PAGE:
Russian President Vladimir Putin has decided to cancel his annual year-end press conference, which he has held every year since 2012, except for a brief hiatus when he was prime minister. The press conference, which usually lasts for several hours and covers a wide range of topics, is seen as a way for Putin to showcase his achievements and address domestic and international issues.

The Kremlin did not give a clear reason for the cancellation, but some analysts have suggested that it may be related to the ongoing war in Ukraine, which Putin launched in February 2022, claiming that he wanted to “demilitarize” and “denazify” the country from NATO influence. The war has been met with widespread condemnation from the international community and resistance from the Ukrainian army and volunteers.

The war has also taken a toll on Putin’s popularity at home, as many Russians have expressed dissatisfaction with the rising casualties, economic sanctions, and military draft. According to a recent poll by the Levada Center, an independent polling agency, only 48% of Russians approve of Putin’s performance, down from 69% in January 2022. The same poll found that 55% of Russians oppose the war in Ukraine, up from 37% in March 2022.

Some observers have argued that Putin may have canceled the press conference to avoid facing tough questions from journalists about the war and its consequences. Others have speculated that Putin may be ill or preparing for a major escalation of the conflict. However, Kremlin spokesperson Dmitry Peskov denied any health problems or plans for a new offensive, saying that Putin was “working as usual” and that he would still communicate with the media in other formats.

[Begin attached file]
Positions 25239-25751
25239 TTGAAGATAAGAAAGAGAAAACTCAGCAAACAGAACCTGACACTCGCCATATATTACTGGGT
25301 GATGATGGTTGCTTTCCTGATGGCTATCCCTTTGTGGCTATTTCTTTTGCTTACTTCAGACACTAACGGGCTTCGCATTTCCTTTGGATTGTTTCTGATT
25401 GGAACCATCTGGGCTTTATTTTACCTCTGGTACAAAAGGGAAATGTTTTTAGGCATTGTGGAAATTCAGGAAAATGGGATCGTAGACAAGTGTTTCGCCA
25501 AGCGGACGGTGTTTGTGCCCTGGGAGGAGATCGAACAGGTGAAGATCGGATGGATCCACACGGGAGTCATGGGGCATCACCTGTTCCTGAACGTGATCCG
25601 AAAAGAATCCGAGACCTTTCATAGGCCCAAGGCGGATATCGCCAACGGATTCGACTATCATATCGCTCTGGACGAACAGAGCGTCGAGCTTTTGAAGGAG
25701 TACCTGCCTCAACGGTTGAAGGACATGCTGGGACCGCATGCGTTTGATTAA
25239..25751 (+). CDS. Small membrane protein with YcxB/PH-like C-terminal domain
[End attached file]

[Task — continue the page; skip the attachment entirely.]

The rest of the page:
The cancellation of the press conference comes amid a series of setbacks for Putin on the battlefield and on the diplomatic front. In September 2022, Ukraine regained control of most of the Kharkiv region, which borders Russia, after a successful counter-offensive. In November 2022, Ukraine recaptured Kherson, a strategic port city on the Black Sea coast, cutting off Russia’s access to Crimea, which it annexed in 2014. In December 2022, NATO announced that it would provide Ukraine with more military assistance and training, as well as invite it to join its Membership Action Plan, a step towards full membership.

Putin’s decision to cancel his annual press conference may indicate that he is losing confidence in his ability to win the war or justify it to his own people and the world. It may also signal that he is rethinking his strategy and looking for a way out of the quagmire. However, it is unlikely that he will admit defeat or make any concessions to Ukraine or NATO without significant pressure or incentives. The war in Ukraine remains a dangerous and unpredictable situation that could escalate at any moment.

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